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Uranium sale to India may take 1-2 years: Aus PM

October 16, 2012 16:37 IST
Defending her move to start talks on supplying uranium to India, Australian Prime Minister Julia Gillard has said the ruling Labor's previous stance against the sale was becoming an obstacle in ties, but made it clear that a safeguard agreement is likely to take one or two years.

Gillard, who is on a three-day visit to India, hosed down any suggestions that uranium sales to India will start quickly, the Sydney Morning Herald reported on Tuesday. She said that negotiating a safeguard agreement is likely to take one or two years, rather than months.

Gillard, undertaking her maiden India visit as prime minister, deflected criticism of future uranium exports and said Australia knew how to negotiate a proper agreement to ensure uranium was used for peaceful purposes.

"I think India is a wonderful example of everything we have been talking about as the possibilities of the Asian century," another newspaper The Australian quoted her as saying.

Gillard said she was sure the uranium issue would be raised during her talks with the Indian leadership.

The Australian PM is set to meet her Indian counterpart Manmohan Singh and Congress President Sonia Gandhi during her India visit.

Gillard said Australia had negotiated agreements in the past and done so on the basis that its uranium "is only used for peaceful purposes". She said the International Atomic Energy Agency would be involved and India would have a protocol with the body in any agreement.

Separately ABC quoted Gillard as stressing that India was a reliable country that would use the uranium in a responsible manner.

"We know how to negotiate these agreements and we've done it in the past, and we've done it on the basis that Australian uranium is only used for peaceful purposes," Gillard said. "I formed the view as PM that it was appropriate for us to sell uranium to India, and that it had become an obstacle in our relationship that we were not."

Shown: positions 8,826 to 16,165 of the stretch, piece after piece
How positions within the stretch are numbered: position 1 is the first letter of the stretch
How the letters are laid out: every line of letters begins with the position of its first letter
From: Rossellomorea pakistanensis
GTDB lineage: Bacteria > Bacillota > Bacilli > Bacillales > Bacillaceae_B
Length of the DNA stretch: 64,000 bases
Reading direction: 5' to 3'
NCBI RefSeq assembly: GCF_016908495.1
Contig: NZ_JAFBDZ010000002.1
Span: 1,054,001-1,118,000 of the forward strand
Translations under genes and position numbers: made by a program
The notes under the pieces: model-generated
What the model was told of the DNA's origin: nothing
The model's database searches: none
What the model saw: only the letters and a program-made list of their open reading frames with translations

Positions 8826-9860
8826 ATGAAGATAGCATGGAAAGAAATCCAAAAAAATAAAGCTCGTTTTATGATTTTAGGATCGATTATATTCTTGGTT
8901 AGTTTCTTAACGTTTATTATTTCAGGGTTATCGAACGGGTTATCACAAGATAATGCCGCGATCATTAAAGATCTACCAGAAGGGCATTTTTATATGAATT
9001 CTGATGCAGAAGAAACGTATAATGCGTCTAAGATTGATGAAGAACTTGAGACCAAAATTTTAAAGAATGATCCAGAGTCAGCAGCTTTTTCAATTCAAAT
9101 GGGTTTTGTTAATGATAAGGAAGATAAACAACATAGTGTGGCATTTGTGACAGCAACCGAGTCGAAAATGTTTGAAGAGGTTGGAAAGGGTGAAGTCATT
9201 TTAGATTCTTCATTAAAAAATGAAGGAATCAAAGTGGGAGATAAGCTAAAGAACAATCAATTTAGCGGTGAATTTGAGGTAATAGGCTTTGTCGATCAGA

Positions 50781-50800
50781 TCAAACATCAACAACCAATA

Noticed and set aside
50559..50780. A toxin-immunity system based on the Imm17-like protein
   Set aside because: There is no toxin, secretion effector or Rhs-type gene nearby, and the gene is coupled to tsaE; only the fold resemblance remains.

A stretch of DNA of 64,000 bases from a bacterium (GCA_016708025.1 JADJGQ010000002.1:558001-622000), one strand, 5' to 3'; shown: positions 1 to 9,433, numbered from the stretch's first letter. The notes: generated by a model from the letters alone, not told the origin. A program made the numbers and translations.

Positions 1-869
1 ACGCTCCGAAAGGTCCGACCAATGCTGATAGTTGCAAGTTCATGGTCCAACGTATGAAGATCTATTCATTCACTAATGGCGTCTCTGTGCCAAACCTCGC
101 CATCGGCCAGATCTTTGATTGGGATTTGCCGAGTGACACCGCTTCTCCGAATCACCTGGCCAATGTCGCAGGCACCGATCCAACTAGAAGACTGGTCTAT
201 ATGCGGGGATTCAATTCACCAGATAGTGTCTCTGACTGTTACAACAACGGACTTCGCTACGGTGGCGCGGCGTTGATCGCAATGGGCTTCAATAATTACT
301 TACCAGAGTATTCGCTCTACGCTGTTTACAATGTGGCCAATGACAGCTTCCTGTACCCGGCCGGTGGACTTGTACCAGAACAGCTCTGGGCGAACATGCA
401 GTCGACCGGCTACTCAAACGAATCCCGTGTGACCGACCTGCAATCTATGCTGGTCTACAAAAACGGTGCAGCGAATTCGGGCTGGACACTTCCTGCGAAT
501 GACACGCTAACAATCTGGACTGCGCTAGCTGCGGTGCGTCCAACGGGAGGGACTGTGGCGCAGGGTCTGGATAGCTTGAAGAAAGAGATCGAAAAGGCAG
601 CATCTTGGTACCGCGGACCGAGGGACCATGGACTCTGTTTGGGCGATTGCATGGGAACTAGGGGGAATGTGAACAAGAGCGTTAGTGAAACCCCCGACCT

Gillard won a major victory last December when the Labor party's national conference voted to over-turn a longstanding prohibition on uranium sales to India, which is not a signatory to the Non-Proliferation of Nuclear Weapons.

With the obstacles of uranium sales and the Indian student safety issue resolved, the Australia-India relationship is at a point "where we can add a whole lot of weight to our bilateral relationship because our interests are converging,"

Gillard was quoted as saying by local media here. She said the relationship was very focused on commodities and international education but there were enormous opportunities in areas such as water technology, health, legal and financial services.

Gillard said the prospects for further growth in trade were bigger because the relationship with India was less developed than with other Asian nations such as Japan. She said as a relatively young nation with a median age of 26 India would see its middle class grow by hundreds of millions of people over the next few years.

"Even if you limit the time horizon to the next 10 or 20 years our economy is going to be shaped by this growth of the Asian middle class in which India is going to be a very big contributor," Gillard said.

She further said India was already Australia's biggest source of skilled migrants as people-to-people links continued to grow.



Natasha Chaku in Melbourne
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